Posted by: Subway Conductor | August 24, 2009

High Holidays 2009

From Rabbi Michael Arsers:

It used to be that a Jew would come to the High Holidays (which are called in Hebrew, “the Days of Awe”) with trepidation. One did not just show up for the services on the eve of Rosh Hashannah, but preparation began a month earlier. At the beginning of the month of Elul, it is customary to start sounding the Shofar at the end of morning services. This is to give us fair warning that the Day of Judgment is approaching. We need to start thinking about repentance. Beginning with the Saturday night prior to Rosh Hashannah, we start saying penitential prayers late at night. So that by the time one arrives at the synagogue on Rosh Hashannah, a Jew should have had his or her thoughts directed to the matters of importance which should dominate our thinking during the Holidays. These matters are: changing our lives and making amends with those around us.

Changing our lives requires that we make a strict accounting of what we have done in the past and what we are supposed to do. Are the two the same? None of us can honestly answer “yes” to this question. The Days of Awe are the time for making the changes required to bring our lives closer to what they should be.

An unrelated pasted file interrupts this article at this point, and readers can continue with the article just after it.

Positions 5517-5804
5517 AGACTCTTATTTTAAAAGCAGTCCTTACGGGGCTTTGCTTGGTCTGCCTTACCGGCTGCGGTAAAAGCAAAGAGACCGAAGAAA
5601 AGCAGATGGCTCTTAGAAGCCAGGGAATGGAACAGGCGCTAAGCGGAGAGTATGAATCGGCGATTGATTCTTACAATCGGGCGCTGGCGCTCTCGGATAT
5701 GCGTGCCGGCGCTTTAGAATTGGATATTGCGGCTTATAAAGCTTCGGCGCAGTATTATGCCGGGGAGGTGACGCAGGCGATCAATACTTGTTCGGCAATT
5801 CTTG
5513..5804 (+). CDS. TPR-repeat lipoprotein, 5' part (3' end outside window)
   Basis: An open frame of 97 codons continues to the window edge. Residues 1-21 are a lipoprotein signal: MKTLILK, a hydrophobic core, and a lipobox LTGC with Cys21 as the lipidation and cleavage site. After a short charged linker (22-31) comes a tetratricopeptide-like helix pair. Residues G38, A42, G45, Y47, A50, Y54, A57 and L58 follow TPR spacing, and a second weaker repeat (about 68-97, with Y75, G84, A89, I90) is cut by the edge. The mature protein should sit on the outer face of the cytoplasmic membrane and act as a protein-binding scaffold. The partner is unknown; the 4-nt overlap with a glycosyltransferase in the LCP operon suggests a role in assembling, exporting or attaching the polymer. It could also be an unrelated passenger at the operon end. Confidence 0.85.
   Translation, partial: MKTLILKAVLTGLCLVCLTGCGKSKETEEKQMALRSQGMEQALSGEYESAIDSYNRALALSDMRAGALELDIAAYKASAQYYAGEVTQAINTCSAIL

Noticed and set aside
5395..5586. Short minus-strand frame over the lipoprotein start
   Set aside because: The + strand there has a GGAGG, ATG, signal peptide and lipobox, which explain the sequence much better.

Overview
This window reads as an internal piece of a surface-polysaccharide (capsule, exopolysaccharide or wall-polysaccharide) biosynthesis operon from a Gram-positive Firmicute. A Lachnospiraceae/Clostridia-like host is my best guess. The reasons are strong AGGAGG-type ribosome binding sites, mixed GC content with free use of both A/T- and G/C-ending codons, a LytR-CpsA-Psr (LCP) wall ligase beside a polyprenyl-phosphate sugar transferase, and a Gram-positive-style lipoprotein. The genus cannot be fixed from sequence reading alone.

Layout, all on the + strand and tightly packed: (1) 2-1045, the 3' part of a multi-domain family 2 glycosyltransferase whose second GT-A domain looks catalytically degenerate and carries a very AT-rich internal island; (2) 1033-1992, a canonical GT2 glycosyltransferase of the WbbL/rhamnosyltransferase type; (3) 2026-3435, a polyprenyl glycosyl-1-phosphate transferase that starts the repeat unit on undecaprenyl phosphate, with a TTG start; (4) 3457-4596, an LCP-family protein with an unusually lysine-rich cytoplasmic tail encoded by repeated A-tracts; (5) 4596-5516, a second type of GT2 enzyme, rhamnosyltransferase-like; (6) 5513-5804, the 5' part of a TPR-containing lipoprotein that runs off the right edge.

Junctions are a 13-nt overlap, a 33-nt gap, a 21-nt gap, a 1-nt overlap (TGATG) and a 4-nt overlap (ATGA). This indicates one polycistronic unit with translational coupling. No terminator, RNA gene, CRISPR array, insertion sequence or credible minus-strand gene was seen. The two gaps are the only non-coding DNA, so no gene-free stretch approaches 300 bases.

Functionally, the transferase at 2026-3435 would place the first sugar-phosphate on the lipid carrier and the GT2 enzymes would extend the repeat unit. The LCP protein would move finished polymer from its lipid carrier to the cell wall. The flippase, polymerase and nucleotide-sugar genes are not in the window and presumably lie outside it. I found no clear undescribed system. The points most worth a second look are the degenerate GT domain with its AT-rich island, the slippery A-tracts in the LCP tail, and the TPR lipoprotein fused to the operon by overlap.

Making amends with others is a crucial part of this process of change. We need to recognize that we have not always acted towards others as we should. Doing repentance requires admitting this fact and asking forgiveness fo those we have offended.

Rosh Hashannah is the “Day of Judgement.” To properly understand this day and its importance, we should perhaps imagine ourselves in the situation of being called into court. If you received a summons to appear in court one month from now, would you file the letter away, not thinking about what it might be about? Of course not. All of us, faced with a court date, would be constantly thinking about the actions pertaining to the case. What were the exact facts? What were our exact actions? What did we say? How are we to explain our behavior? This is precisely what we should be doing right now in preparation for the Day of Judgement — Rosh Hashannah.

The difference is that int he case of the HIgh Holidays, the summons is a voluntary one. We can chose whether we will appear in court. But if we don’t, then the sentence is a harsh one. We will remain exactly the same. Our lives will not be improved. Our relations with other people will remain troubled. The truth is that the High Holidays are a special kind of court date — one that is designed to clear our record and allow us to go on in life after a new start. We can emerge from these days refreshed  and reinvigorated, ready to meet new challenges. That is the power of repentance. It is why the call to us to change our lives and mend our relationships that we hear during the Days of Awe is one that we should willingly answer.

Pnina, Oren, Talia and Leora join me in wishing all of you a healthy and happy New Year. And most importantly, a New Year filled with joy and blessing.


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